How to take your UK pension pot overseas-and not be hit by a big tax bill
Once the thrill of deciding to retire overseas has subsided, you normally start to think of all the things you need to do before you go. Picking the right removal firm, a lawyer to help you buy a new home are a couple, but the tax & financial implications of your move – particularly for those drawing a pension – should be at the very top of your checklist.
With a potential saving of 45% taxation on your pension lump sum – following the new pension freedoms introduced by the Chancellor at the 2014 Budget – it is paramount you seek financial advice before moving overseas. Much has been written about these new rules, but very little has been contributed on what the impact is in using the pension freedoms after you have retired abroad.
If you become a tax resident overseas, then taking a lump sum from your pension scheme will normally be taxable overseas, and not in the UK. Because of this the tax treatment of the lump sum can vary considerably. Some countries have favourable legislation around the receipt of a pension or specifically a pension lump sum, whilst others offer individual, favourable tax regimes for new arrivals.
The UK has Double Tax Treaties with most other European countries. They are designed to allocate the taxing rights to a particular country, or allow the offset of taxes paid in one country against another. Most treaties give the taxing rights on private and company pension schemes to the country of tax residence, whilst a UK Government scheme is normally taxable in the UK.
The retiree could therefore choose to move to a jurisdiction that is not only attractive from a lifestyle perspective, but is also favourable in terms of the tax on their pension.
France taxes pension lump sums at 7.5%, with social charges of 7.4% (which can be eliminated by completing a form S1). To benefit from the best tax treatment, you should delay taking any benefit from your pension until you are French resident, and then take the pension as a single lump sum payment. This should result in an overall tax rate of 7.5% on your whole pension, with no UK tax payable because you are not a UK resident.
Portugal has an attractive set of rules for new residents, known as the Non-Habitual
Resident (NHR) regime. For the first 10 years of tax residence, no tax is due in Portugal on foreign income for anyone who has not been a Portuguese tax resident in the previous five tax years. You will need to register with the Portuguese tax authorities as NHR. You will then be tax exempt on foreign source income including interest, dividends, employment income, rental, capital gains, and pensions. A UK pension scheme would qualify, and if encashed during the 10-year period, then no tax would be payable.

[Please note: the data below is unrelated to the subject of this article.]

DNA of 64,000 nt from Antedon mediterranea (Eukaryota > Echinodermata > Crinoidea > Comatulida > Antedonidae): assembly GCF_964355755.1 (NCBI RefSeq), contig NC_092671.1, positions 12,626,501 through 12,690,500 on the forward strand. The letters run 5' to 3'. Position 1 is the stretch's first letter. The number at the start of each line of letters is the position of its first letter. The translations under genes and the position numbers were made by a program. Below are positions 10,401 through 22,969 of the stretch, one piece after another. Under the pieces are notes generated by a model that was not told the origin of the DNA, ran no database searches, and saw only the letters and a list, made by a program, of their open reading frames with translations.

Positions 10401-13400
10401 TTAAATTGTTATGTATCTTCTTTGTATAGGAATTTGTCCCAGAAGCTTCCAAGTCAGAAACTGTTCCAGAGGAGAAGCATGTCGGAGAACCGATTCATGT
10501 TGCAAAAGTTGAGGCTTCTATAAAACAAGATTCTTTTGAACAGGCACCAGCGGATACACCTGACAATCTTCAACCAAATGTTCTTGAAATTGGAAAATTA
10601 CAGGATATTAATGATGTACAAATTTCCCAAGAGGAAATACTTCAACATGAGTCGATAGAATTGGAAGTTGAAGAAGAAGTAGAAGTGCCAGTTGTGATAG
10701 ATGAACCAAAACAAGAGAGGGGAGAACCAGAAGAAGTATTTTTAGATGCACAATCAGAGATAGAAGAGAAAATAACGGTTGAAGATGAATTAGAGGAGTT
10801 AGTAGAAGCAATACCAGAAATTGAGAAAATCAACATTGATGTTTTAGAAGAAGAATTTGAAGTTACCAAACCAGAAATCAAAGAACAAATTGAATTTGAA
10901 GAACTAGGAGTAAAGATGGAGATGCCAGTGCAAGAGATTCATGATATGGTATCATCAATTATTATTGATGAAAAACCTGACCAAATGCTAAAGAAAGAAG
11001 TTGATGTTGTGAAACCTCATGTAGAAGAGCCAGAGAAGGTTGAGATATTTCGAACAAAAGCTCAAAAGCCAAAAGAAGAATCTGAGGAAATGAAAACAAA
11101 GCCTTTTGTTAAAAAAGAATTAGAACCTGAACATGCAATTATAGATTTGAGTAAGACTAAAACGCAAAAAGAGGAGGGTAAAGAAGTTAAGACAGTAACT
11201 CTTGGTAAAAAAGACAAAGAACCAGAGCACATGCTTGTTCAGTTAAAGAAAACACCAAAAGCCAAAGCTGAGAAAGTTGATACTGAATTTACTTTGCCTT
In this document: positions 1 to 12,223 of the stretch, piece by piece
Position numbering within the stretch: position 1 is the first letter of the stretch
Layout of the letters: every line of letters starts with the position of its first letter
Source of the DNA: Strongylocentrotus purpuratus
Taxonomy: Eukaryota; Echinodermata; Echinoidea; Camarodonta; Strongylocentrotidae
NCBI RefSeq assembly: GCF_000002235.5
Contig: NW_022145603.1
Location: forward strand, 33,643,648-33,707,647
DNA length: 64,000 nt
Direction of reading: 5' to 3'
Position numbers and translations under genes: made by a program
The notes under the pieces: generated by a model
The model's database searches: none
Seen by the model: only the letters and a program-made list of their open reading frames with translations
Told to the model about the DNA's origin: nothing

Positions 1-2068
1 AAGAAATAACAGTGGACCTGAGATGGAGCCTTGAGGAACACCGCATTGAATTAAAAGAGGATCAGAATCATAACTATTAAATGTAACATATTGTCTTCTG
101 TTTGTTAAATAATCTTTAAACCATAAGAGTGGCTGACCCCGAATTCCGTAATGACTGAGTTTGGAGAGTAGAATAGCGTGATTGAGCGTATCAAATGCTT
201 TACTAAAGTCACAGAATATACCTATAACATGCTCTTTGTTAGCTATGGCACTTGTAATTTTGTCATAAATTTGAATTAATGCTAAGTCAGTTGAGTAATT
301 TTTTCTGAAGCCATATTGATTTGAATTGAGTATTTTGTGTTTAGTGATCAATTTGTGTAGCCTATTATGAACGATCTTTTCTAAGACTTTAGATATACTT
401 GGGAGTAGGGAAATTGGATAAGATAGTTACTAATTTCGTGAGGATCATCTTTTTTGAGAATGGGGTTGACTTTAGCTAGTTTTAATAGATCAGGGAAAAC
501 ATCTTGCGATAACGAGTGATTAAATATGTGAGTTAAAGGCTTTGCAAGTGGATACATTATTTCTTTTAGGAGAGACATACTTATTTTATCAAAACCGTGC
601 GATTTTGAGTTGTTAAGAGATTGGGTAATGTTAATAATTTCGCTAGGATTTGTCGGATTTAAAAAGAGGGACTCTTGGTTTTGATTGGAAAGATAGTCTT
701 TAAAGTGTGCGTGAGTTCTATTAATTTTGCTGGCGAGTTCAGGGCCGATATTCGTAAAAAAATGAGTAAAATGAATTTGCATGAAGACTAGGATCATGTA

Other attractive regimes apply in Cyprus, and Malta (where even UK government schemes can be taxed at a reduced rate).
In Cyprus, UK pension income received by a resident of Cyprus can be taxed in one of two ways at the taxpayer’s option: at a flat rate of 5% on the excess over €3,420, or at their normal scale rates. The decision is made annually, when the tax return is completed, so you can change your mind from one year to next. The UK/Cyprus Double Tax Treaty says all forms of pensions arising in the UK, including UK government pensions, are taxable only in Cyprus and not the UK. In addition, Cyprus has further reliefs around what is known as “exempt income“ which means regular annual pension income should not suffer tax at a greater rate than 5%, whilst pension lump sums should be entirely free of taxation.
The Malta Retirement Programme (MRP) is designed to encourage retirees to take up residence in Malta. By using the MRP, you can benefit from a tax rate of 15% on any income arising outside Malta. To qualify, you will need to either purchase or rent a property inMalta (€275,000 value or €9,600 p.a. rental), and be receiving your pension in Malta.
Applicants must reside in Malta for at least 90 days a year, on average over five years. HMRC will require proof your UK pension is being taxed in Malta before agreeing to pay it gross.
Individuals in the UK looking at retiring to sunnier European climes need to be aware of these potential tax savings before deciding to take their pension benefits. It could make a big difference to the quality of your retirement, so be sure to start thinking about your financial planning long before you board that plane.